The sole international airport in Nepal is the Tribhuvan International Airport in Kathmandu, located 6km from the city centre, in the Kathmandu valley. Operated by the Civil Aviation Authority of Nepal, the airport has one domestic and one international terminal, and one concrete surface runway with direction of 02/20 and length of 3,050 metres or 10,007 feet.
What to see & do
Kathmandu is the capital as well as the largest city of Nepal. It is also the only city in Nepal with Mahanagar (Metropolitan City) administrative status. Lalitpur, Kirtipur, Madhyapur Thimi, Bhaktapur, and other smaller communities make up Kathmandu valley, the core of the country’s largest urban agglomeration. The city is the gateway to tourism in Nepal; as the country’s most important industry, tourism, is even sometimes called the “third religion” of Nepal.
Kathmandu is visited by tourists most especially for the natural magnificence of the Himalayas, as well as the rich cultural legacy of Nepal. Pilgrims of Hindu and Buddhist faiths from all over the world also make it a must to visit Kathmandu’s religious sites including Pashupatinath, Swayambhunath, Boudhanath, and Budhanilkantha. Travellers of all interests will never run of out of things to do and see in Kathmandu. The neighbourhoods of Thamel and Jhamel (Jhamsikhel), considered as the city’s “traveller’s ghetto,” are abundant with guest houses, restaurants serving different types of cuisines, and shops that specially cater to tourists. Another popular neighbourhood among visitors to Kathmandu is Jhochhen Tol, or Freak Street, made popular by the hippies of the 1960s and ‘70s. A fine example of a traditional neighbourhood where tourists can experience old Nepal is Asan, a bazaar and ceremonial square on the old trade route to Tibet. For those staying in the city for days, Kathmandu is also home to several five-star hotels, some even have casinos.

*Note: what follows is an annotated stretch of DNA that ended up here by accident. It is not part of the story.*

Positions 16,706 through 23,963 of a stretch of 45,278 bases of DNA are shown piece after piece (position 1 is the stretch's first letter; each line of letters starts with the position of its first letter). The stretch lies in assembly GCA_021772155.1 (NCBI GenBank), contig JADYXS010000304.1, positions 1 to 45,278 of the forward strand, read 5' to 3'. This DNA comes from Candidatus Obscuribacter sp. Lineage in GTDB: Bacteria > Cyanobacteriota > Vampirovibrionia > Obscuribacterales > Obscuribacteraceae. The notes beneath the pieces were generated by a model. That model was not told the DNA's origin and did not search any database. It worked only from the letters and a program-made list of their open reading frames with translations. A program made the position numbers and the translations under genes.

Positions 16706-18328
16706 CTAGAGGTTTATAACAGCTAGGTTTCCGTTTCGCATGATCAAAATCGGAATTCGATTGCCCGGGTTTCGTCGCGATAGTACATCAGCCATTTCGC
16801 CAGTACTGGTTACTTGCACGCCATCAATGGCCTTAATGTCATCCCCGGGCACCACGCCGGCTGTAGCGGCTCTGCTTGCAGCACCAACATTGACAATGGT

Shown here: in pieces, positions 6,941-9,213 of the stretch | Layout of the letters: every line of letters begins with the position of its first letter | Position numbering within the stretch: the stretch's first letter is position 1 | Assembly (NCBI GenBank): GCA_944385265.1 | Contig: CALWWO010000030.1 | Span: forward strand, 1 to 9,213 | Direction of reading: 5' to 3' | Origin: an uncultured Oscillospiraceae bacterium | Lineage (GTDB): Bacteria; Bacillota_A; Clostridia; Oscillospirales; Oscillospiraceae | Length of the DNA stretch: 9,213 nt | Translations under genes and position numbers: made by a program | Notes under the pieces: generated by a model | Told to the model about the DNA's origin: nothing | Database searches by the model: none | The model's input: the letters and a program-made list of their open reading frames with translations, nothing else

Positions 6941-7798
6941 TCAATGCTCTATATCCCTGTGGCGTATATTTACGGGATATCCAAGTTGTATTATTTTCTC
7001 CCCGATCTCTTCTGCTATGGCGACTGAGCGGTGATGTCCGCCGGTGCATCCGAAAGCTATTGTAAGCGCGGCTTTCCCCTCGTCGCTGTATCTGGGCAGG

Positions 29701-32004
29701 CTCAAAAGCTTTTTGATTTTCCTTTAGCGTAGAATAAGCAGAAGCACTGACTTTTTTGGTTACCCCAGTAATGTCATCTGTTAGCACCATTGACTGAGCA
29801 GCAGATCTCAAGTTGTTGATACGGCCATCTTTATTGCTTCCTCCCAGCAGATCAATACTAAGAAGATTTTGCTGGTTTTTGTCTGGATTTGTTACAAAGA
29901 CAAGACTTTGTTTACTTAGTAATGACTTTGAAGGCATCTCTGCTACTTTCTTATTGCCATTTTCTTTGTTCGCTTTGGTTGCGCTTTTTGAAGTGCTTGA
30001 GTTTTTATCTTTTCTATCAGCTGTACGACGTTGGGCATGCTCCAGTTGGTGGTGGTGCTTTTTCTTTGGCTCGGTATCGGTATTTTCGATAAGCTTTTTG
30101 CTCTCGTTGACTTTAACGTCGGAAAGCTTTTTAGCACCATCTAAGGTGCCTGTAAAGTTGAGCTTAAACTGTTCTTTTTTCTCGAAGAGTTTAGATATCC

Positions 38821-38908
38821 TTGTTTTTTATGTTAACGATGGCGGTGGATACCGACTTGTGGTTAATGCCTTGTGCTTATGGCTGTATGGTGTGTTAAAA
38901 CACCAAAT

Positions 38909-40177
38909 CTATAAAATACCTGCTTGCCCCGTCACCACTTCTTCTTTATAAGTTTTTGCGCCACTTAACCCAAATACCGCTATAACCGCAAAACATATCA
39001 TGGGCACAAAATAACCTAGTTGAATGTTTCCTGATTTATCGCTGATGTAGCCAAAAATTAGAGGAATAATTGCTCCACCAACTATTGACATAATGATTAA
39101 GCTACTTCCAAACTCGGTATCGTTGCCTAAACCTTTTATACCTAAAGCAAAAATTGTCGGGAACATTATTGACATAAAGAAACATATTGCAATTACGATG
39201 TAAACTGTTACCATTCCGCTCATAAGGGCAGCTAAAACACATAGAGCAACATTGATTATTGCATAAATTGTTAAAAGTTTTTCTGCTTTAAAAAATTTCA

The staple dish in Kathmandu is the dal bhat, consisting of rice and lentil soup served with vegetable curries, achar, and Chutney. Another unique Nepali food tourists must try is the momo, a Nepali version of Tibetan dumpling. Momo is one of the most popular fast foods in Kathmandu and are sold on the streets. Make the most of your stay in Kathmandu by attending one of its festivals. As the capital city, most of the national festivals in Nepal are held in Kathmandu. Most festivals here are religious and cultural festivals observed by the Hindu and Buddhist communities.
How to get around within Kathmandu
Except for the major roads such as Tri Devi and Ring Road, as well as address numbers, Kathmandu lacks of street names so it is important for travellers to pick up a free Kathmandu valley map upon their landing on the airport. In most cases, directions are given relative to the nearest landmark or intersection.
As a compact city, it is possible to get around Kathmandu by foot. Public transportation available in Kathmandu comes in the form of rickshaws, taxis, and buses. Rickshaws go around Thamel, while taxis can be hailed anywhere in the city. The taxis have meters, although some drivers refuse to use the meter. In this case, simply say “no meter, no pay,” and hail another taxi. It is also common to negotiate fares, but this should be done before getting in the taxi or rickshaw. For longer trips within the valley, there are the blue buses and green buses that drive along Ring Road.
How to get there
Tribhuvan International Airport serves around 30 international airlines that connect Kathmandu and Nepal to key destinations in Asia, Europe, and the Middle East. The airport is a hub for Agni Air, Buddha Air, Nepal Airlines, Sita Air, Tara Air, and Yeti Airlines.
From other locations in Nepal, Kathmandu is connected by the Tribhuvan Highway to the south, Prithvi Highway to the west, Araniko Highway to the north, and BP Highway to the east.
Flexible where you fly? Search nearby airports for bigger savings.
Airports near Kathmandu
Prices shown on this page are estimated lowest prices only. Found in the last 45 days.